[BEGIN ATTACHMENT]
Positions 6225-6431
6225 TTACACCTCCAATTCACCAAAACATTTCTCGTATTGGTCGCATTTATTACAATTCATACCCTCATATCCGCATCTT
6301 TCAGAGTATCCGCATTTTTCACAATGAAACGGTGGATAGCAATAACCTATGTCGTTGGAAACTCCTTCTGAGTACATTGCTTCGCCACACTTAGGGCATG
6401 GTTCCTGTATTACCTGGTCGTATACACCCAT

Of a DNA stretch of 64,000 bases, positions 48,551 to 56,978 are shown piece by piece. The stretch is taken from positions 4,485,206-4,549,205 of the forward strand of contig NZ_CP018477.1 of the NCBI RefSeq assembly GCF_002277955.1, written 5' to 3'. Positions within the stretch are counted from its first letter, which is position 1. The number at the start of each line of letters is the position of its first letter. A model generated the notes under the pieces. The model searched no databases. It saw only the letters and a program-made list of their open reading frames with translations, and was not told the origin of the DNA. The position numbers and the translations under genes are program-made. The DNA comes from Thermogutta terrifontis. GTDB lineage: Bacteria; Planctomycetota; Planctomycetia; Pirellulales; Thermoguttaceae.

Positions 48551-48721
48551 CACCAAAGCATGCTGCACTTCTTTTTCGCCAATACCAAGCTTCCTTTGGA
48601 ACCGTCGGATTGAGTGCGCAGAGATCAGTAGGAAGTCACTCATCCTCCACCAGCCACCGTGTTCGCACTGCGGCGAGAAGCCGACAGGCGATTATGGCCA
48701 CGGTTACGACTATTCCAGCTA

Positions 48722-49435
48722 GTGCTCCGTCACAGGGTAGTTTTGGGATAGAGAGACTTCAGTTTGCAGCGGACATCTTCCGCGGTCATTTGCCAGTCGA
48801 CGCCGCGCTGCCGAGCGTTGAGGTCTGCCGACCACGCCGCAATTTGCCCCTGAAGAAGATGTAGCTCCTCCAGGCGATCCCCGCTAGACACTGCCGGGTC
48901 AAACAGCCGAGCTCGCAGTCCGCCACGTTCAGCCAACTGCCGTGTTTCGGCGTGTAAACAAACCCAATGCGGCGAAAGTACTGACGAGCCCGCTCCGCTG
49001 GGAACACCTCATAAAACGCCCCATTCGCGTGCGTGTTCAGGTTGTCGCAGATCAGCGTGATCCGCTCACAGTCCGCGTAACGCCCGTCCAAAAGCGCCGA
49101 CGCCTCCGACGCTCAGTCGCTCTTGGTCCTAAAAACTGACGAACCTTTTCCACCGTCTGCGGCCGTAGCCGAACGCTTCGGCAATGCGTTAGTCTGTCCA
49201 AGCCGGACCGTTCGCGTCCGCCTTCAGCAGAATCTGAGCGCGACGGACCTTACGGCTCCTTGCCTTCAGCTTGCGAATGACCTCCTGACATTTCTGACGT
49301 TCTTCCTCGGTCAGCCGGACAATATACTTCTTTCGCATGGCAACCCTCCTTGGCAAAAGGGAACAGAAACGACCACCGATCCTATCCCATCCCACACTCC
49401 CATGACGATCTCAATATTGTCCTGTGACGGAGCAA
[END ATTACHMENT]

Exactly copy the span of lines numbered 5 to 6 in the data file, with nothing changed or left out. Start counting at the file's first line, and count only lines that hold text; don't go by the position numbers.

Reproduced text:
Of a DNA stretch of 64,000 bases, positions 48,551 to 56,978 are shown piece by piece. The stretch is taken from positions 4,485,206-4,549,205 of the forward strand of contig NZ_CP018477.1 of the NCBI RefSeq assembly GCF_002277955.1, written 5' to 3'. Positions within the stretch are counted from its first letter, which is position 1. The number at the start of each line of letters is the position of its first letter. A model generated the notes under the pieces. The model searched no databases. It saw only the letters and a program-made list of their open reading frames with translations, and was not told the origin of the DNA. The position numbers and the translations under genes are program-made. The DNA comes from Thermogutta terrifontis. GTDB lineage: Bacteria; Planctomycetota; Planctomycetia; Pirellulales; Thermoguttaceae.

Positions 48551-48721